DETROIT >> Dan Cleary is looking at his 10th season with the Detroit Red Wings as a chance to do one thing … redeem himself.
Because the 2013-14 season was one that Cleary would soon like to forget, totaling just four goals and four assists. He also finished with a career-worse minus-11 rating in 52 games.
“I’m training hard, working hard to have a bounce back season,” said Cleary, who’ll get $1.5 million in base salary next season and could earn an extra $1 million in bonuses. “I’m very happy to be back.”
Clear will be one of 14 forwards the Wings will carry heading into the season, but he’ll have to beat out the youngsters to earn his playing time.
“Every camp is a competition, except for a few spots that are spoken for,” Cleary said. “I’m going to go in with an open mind. I’ll work hard on and off the ice and see where the chips fall. If I go in strong and healthy, things will work out.”
Cleary caused quite a stir last year as he tried to decide on his future.
He spurned a professional tryout from the Philadelphia Flyers and wound up signing a one-year deal to return to the Wings for $1.75 million on the eve of training camp.
In the process, Cleary shot down a report that he was offered a three-year deal worth $2.75 million a season to join the Flyers.
“Dan Cleary is a leader,” Wings general manager Ken Holland said. “We’re hoping he can bounce back. He’ll be good insurance, but he’ll have to beat people out to be in the lineup.”
Cleary had rejected the Wings’ two- and three-year offers prior to the opening of free agency last year and they moved on and signed Daniel Alfredsson (one year, $5.5 million) and Stephen Weiss (five years, $24.5 million).
“He’s a guy the coaching staff likes and so do his teammates,” Holland said. “He’s a leader in the room, who can play left or right wing and can go on the power play.”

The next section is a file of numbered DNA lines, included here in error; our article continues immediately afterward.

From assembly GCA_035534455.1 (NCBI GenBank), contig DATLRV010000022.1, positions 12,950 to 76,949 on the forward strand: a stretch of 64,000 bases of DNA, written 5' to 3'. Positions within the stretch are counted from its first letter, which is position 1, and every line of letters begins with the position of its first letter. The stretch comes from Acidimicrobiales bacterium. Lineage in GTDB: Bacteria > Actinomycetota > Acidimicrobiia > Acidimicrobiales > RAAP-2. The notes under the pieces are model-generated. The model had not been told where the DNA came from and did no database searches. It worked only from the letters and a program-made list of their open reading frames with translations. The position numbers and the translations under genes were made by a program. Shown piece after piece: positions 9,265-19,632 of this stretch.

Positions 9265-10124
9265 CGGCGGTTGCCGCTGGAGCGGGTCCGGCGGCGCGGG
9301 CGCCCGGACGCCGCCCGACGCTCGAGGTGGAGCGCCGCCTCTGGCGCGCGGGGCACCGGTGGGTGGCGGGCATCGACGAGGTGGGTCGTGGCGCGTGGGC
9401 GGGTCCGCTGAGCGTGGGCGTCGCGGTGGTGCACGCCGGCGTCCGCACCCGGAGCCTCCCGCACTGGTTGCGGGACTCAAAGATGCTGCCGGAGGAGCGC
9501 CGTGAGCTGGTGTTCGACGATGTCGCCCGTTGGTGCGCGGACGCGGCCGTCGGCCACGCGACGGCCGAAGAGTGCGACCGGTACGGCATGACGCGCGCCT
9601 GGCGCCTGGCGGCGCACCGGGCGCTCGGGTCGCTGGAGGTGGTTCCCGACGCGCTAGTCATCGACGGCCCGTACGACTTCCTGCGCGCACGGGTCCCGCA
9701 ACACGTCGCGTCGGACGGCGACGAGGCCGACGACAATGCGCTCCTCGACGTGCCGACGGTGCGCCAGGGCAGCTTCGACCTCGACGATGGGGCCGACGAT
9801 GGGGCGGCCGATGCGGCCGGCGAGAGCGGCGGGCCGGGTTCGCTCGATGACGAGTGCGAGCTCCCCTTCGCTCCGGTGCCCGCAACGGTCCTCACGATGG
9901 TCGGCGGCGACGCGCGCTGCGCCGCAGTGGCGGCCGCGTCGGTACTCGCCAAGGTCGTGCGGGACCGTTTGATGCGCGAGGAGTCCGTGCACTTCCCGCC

Signing Cleary last season put the Wings three players over the roster limit and just over $2 million over the salary cap which meant Gustav Nyquist began the season in Grand Rapids, which didn’t sit well with Wings fans.
Nyquist was the only forward that, at the time, didn’t have to clear waivers and be exposed for other teams to scoop up before being sent down to the minors.
“Everyone is entitled to their opinion and you try not to let any of the negativity or positive comments affect you,” Cleary said. “We live in the day of social media, anyone can say anything. You can’t worry about what people think. You’ve just got to go out and do what you do.”
Nyquist wound up with 48 points (28 goals, 20 assists) in just 57 games.
Cleary’s season was cut short due to a knee injury he suffered before the Olympic break after suffering a bad reaction to an injection that caused inflammation.
It’s the same knee that’s been bothering him the last three years.
“It’s just been a lot of wear and tear,” Cleary said. “It was a rough start to last season. Then I had a reaction to the (lubricant) Synvisc, my knee blew up and got swollen and then my season was over.”
Cleary, 35, began training a week after the season and just resumed skating this week, which is four weeks earlier than normal.
“It feels good,” Cleary said. “It’s very promising. My knee’s a lot stronger and feels a lot better. I knew I needed to get my entire leg stronger to support my knee.”
Cleary’s numbers have dropped off each season since he scored a career-high 26 goals and totaled a career-high 46 points during the 2010-11 season.
However, he was the Wings’ second leading scorer (four goals and six assists in 14 games) in the playoffs two seasons ago when they lost in Game 7 in a Western Conference second round meeting with the eventual Stanley Cup champ Chicago Blackhawks.
Cleary feels he can get back to that level.
“It’s going to take hard work and dedication, but that’s my goal,” Cleary said. “I’m confident I can.”
The Wings still have about $8 million under the $69 million salary cap for the upcoming season. They still need to sign restricted free agents Tomas Tatar and Danny DeKeyser. Another chunk of it could be set aside for Alfredsson to return.